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Re: Schema.org in RDF ...

From: Richard Cyganiak <richard@cyganiak.de>
Date: Sun, 12 Jun 2011 15:26:31 +0100
Cc: Linked Data community <public-lod@w3.org>, Michael Hausenblas <michael.hausenblas@deri.org>
Message-Id: <0204B0F4-2D60-4C0C-B227-5C60E9D550F9@cyganiak.de>
To: Pat Hayes <phayes@ihmc.us>
Hi Pat,

On 12 Jun 2011, at 00:33, Pat Hayes wrote:
>>> Nothing is gained from the range assertions. They should be dropped.
>> They capture a part of the schema.org documentation: the “expected type” of each property. That part of the documentation would be lost. Conversely, nothing is gained by dropping them.
> Let me respectfully disagree. Range assertions (in RDFS or OWL) do *not* capture the notion of "expected type". They state a strict actual type, and cannot be consistently be "over-ridden" by some other information. Which has the consequence that these are liable to be, quite often, plain flat wrong. Which in turn has the consequence that there is something to be gained by dropping them, to wit, internal consistency. They are not mere documentation; they have strictly entailed consequences which many actual reasoners can and will generate, and which to deny would be to violate the RDFS specs. If you don't want these conclusions to be generated, don't make the assertions that would sanction them.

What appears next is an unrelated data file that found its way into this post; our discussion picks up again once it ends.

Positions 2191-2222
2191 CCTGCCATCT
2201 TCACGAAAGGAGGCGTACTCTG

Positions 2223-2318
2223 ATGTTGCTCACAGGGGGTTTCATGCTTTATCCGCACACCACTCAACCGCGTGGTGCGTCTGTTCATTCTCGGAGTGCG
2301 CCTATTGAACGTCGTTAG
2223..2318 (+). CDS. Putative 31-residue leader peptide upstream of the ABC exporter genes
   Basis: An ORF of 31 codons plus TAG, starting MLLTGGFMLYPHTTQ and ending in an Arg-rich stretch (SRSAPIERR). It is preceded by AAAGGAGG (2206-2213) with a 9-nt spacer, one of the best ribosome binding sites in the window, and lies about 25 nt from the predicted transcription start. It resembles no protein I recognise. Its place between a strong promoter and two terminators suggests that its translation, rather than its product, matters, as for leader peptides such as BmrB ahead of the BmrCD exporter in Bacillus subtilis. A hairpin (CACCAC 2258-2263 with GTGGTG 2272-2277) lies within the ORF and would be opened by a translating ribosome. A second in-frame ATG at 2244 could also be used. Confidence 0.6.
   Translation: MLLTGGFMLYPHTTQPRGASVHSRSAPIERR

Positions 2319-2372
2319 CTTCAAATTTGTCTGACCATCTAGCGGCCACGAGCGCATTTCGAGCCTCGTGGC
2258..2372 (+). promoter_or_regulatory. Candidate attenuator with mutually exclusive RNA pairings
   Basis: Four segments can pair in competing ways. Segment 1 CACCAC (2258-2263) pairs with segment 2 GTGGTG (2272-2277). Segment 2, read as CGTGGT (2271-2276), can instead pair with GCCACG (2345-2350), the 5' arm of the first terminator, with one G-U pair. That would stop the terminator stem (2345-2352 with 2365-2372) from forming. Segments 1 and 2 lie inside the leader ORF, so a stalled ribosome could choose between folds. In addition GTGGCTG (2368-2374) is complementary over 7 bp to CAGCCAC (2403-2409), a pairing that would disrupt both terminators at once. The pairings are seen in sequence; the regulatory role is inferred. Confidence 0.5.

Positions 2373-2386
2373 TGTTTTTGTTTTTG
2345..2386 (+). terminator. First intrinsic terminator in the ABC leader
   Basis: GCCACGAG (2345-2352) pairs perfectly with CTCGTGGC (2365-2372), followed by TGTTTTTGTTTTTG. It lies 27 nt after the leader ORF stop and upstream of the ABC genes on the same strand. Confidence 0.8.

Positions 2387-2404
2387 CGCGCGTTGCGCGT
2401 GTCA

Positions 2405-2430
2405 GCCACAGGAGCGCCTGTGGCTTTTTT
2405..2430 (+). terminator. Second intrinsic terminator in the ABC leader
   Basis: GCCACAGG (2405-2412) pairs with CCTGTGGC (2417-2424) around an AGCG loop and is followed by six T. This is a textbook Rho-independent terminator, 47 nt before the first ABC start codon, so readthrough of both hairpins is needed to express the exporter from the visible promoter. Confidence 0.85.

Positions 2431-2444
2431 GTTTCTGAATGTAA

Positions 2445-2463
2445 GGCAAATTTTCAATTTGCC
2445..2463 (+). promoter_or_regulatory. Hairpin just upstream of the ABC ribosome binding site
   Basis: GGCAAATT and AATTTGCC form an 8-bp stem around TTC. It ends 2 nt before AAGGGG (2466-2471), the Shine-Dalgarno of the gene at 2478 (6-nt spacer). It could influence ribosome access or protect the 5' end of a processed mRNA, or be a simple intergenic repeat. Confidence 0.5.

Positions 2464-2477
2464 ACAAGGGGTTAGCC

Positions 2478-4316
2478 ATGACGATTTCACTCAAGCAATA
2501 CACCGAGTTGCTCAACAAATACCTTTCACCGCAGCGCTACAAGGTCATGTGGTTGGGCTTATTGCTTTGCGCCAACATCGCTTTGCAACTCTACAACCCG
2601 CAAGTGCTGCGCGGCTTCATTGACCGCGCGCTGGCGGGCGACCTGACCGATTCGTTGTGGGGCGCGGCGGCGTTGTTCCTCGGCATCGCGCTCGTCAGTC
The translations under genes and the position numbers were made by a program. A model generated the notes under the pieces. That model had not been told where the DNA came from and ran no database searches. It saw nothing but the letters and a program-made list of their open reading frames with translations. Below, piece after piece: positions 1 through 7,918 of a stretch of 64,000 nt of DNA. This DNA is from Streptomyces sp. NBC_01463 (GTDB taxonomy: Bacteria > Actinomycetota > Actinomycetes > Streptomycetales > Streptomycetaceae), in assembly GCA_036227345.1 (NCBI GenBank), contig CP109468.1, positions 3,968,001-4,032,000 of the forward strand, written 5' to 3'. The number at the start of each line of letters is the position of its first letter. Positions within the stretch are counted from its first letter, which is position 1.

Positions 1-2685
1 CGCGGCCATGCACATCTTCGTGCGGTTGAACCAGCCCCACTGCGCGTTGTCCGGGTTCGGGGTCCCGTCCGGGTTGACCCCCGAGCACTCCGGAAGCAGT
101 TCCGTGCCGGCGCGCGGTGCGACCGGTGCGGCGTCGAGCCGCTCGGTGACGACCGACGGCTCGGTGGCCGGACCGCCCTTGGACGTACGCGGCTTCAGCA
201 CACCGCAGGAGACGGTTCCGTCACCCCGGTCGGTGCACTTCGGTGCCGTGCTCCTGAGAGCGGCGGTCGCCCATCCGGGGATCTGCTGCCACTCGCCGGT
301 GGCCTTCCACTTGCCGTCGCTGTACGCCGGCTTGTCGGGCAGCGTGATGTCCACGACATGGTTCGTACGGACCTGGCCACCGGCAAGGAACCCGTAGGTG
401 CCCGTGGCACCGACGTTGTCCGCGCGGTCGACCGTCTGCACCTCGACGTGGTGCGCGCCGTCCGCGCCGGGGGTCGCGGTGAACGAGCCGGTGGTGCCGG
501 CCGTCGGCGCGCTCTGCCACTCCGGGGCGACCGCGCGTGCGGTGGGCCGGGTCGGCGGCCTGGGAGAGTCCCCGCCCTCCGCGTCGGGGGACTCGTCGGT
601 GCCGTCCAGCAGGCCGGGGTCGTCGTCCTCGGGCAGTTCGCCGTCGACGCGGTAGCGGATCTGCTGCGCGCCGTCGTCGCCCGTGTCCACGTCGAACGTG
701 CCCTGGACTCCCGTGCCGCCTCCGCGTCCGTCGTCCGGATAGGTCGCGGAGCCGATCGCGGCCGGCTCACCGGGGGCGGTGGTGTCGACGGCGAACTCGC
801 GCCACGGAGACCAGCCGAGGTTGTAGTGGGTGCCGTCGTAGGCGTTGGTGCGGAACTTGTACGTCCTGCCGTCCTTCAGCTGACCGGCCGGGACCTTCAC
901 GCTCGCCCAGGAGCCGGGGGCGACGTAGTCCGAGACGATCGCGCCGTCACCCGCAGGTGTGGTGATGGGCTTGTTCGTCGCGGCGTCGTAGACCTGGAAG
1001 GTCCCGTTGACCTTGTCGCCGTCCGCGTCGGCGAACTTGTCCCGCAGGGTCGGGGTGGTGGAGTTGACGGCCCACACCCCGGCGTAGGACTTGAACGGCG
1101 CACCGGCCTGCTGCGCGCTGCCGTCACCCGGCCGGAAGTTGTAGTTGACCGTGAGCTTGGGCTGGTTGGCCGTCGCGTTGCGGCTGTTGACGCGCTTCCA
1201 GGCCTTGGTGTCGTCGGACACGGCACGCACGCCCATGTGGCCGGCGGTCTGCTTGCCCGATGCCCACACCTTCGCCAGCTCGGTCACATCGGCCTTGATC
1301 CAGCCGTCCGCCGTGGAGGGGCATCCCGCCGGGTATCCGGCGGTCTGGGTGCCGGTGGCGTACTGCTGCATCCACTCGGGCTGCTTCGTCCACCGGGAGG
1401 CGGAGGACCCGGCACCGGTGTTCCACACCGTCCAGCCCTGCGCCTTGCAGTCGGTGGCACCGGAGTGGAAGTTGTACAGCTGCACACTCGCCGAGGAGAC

Data on the Web is messy. You cannot reason over it without filtering it first. I think it is useful to document how data publishers are *expected* to use these terms, even if we know that many will -- for good or bad reasons -- use them in *unexpected* ways.

> For documentation, use the structures provided in RDFS for documentation, such as rdfs:comment.

rdfs:comment is for prose. We explicitly know the “expected types” of properties, and I'd like to keep that information in a structured form rather than burying it in prose. As far as I can see, rdfs:range is the closest available term in W3C's data modeling toolkit, and it *is* correct as long as data publishers use the terms with the “expected type.”

Received on Sunday, 12 June 2011 14:27:01 UTC

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